Michael O’Neill expects close game between Northern Ireland and the Republic of Ireland

Michael O'Neill feels both Northern Ireland and the Republic of Ireland are 'in transition'. Picture: SNS Group
Michael O'Neill feels both Northern Ireland and the Republic of Ireland are 'in transition'. Picture: SNS Group
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Northern Ireland manager Michael O’Neill is expecting a close match between two sides “in a similar situation” in tonight’s high-profile friendly against the Republic of Ireland.

Both teams are in need of a win going into the match at the Aviva Stadium following frustration in the last 12 months.

Northern Ireland have won just two of their last 11 games, while Martin O’Neill’s Republic side have endured a similar stretch with one win in nine.

“Martin’s squad is in transition like ours,” Michael O’Neill said. “I think Shane Long not being available to them is a blow.

“But we’ll have to deal with players coming in with a real enthusiasm to play, players that want to prove themselves at international level. Much like our players as well.

“With that comes a threat, the eagerness to do well, the eagerness to take the opportunity is something we have to match,” added Michael O’Neill, pictured.

“They are an incredibly hard-working team, even in the results that have gone against them, it’s not been for a lack of endeavour and a lack of commitment or workrate.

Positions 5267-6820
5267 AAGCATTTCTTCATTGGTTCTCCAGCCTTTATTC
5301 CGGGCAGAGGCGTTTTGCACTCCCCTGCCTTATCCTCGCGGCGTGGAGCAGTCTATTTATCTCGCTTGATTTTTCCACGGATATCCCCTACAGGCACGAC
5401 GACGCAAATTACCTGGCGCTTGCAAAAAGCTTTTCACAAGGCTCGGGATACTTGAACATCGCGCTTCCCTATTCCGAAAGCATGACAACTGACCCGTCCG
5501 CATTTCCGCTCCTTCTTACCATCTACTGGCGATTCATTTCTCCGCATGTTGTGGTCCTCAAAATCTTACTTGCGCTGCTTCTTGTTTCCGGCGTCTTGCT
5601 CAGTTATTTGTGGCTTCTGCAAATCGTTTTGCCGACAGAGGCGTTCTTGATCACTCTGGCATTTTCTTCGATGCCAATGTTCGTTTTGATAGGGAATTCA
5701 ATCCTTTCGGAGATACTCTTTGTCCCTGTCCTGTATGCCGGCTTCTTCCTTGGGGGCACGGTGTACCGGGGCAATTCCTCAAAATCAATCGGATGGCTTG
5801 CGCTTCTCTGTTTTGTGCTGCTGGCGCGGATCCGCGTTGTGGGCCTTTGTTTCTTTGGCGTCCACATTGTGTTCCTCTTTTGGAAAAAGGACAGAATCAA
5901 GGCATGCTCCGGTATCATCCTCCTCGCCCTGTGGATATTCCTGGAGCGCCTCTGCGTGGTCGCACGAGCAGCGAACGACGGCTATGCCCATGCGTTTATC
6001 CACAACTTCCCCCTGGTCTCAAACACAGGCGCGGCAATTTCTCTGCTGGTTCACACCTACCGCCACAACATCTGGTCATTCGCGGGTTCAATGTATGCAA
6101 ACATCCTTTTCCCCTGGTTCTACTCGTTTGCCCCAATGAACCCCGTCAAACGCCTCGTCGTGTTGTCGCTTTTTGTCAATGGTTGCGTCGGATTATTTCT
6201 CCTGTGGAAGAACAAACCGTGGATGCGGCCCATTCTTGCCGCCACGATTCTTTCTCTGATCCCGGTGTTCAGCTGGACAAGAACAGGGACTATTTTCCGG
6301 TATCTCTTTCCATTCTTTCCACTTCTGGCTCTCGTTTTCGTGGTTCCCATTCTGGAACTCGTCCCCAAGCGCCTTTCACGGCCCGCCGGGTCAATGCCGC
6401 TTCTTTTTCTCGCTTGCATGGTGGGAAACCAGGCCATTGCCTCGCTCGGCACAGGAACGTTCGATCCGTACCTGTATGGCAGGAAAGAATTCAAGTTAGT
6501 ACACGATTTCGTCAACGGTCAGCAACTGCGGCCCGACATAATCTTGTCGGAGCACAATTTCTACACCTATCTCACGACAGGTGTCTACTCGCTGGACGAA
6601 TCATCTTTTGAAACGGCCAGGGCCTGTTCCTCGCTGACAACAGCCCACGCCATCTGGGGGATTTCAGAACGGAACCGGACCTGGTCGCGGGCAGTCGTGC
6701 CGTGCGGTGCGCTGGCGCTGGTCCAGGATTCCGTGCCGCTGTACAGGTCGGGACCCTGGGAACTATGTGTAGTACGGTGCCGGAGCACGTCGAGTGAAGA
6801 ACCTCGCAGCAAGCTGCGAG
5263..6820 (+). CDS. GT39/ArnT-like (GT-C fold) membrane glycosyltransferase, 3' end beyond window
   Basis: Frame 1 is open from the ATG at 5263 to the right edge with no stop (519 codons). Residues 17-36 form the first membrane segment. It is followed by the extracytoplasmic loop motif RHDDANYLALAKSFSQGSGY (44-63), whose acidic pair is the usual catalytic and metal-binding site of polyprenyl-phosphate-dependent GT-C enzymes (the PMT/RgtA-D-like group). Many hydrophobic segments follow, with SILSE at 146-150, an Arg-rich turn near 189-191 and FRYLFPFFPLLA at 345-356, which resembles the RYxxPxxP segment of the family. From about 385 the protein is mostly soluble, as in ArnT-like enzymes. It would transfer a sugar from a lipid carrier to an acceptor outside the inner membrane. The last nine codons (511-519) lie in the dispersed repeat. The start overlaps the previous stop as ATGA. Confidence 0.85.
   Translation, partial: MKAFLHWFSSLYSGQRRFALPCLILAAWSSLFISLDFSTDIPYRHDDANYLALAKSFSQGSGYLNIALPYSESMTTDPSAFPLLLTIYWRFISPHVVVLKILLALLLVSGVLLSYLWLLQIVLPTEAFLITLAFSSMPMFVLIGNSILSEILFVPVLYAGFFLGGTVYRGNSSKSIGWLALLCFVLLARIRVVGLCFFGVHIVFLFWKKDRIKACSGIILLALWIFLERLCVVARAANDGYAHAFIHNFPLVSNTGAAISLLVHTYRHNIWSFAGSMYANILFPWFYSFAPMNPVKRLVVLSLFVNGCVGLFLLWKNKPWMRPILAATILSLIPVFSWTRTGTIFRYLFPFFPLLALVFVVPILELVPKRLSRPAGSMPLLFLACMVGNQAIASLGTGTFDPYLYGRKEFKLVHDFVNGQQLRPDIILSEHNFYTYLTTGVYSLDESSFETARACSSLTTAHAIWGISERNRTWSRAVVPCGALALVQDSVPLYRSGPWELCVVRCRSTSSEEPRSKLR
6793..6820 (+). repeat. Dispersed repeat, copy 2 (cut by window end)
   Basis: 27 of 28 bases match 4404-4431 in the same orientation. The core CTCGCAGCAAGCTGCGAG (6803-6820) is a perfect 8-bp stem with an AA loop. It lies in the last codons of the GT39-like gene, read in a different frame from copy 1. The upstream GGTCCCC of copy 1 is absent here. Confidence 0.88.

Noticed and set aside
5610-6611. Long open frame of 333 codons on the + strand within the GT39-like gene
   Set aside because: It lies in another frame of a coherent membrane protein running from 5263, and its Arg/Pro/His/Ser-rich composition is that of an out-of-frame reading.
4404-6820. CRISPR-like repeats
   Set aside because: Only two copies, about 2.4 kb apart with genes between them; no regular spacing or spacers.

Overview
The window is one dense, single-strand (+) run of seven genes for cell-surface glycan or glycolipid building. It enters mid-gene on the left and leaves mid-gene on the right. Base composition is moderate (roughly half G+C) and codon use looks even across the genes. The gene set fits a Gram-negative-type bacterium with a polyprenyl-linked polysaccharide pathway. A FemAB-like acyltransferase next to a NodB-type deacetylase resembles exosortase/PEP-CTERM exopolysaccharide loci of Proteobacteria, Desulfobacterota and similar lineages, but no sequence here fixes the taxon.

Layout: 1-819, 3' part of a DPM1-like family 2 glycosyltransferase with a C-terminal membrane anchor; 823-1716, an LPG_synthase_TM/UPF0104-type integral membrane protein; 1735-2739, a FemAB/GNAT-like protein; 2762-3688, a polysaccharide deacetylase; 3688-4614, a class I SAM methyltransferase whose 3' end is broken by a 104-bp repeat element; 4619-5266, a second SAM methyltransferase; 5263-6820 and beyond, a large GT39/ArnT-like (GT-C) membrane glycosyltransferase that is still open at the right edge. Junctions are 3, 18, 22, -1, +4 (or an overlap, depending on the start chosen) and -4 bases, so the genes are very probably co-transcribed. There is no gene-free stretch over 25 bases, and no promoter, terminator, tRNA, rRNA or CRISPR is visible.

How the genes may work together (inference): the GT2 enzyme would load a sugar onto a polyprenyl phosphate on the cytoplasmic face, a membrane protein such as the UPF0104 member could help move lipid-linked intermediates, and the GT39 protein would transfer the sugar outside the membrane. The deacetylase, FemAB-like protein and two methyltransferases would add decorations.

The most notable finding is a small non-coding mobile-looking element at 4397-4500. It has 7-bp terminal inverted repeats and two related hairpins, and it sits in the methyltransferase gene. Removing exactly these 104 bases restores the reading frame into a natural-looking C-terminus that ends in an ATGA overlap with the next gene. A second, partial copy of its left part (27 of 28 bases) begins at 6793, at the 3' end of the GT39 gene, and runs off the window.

“It’s maybe been down to the quality of the opposition. Both teams are in a similar situation at the moment and we expect a tough game.”

Glenn Whelan will lead Republic of Ireland out tonight, knowing his 85th cap is likely to be his last while insisting he will never retire from international football.

The 34-year-old Aston Villa midfielder last pulled on a green shirt 12 months ago as a late substitute in Ireland’s 0-0 World Cup play-off draw in Denmark, with manager Martin O’Neill starting to turn to a new generation of players.

Sitting alongside O’Neill yesterday, Whelan said: “The manager has tried to bed new lads in and that’s the way Ireland are going.

“I’m more than happy with that – these lads have waited a long time and they need to get some caps under their belt.

“Looking at the next couple of years, hopefully we do qualify [for Euro 2020], but I’d be 36 or 37, so I think that’s way off.

“Retirement, as in putting it down on paper, I’d never do that. But I know tomorrow is probably going to be the last time I play for Ireland.

“But I’ve never picked when to come and play for Ireland and I’ll certainly never pick when I’m not going to play. The manager knows that, if anything ever happens, I’ll be available.”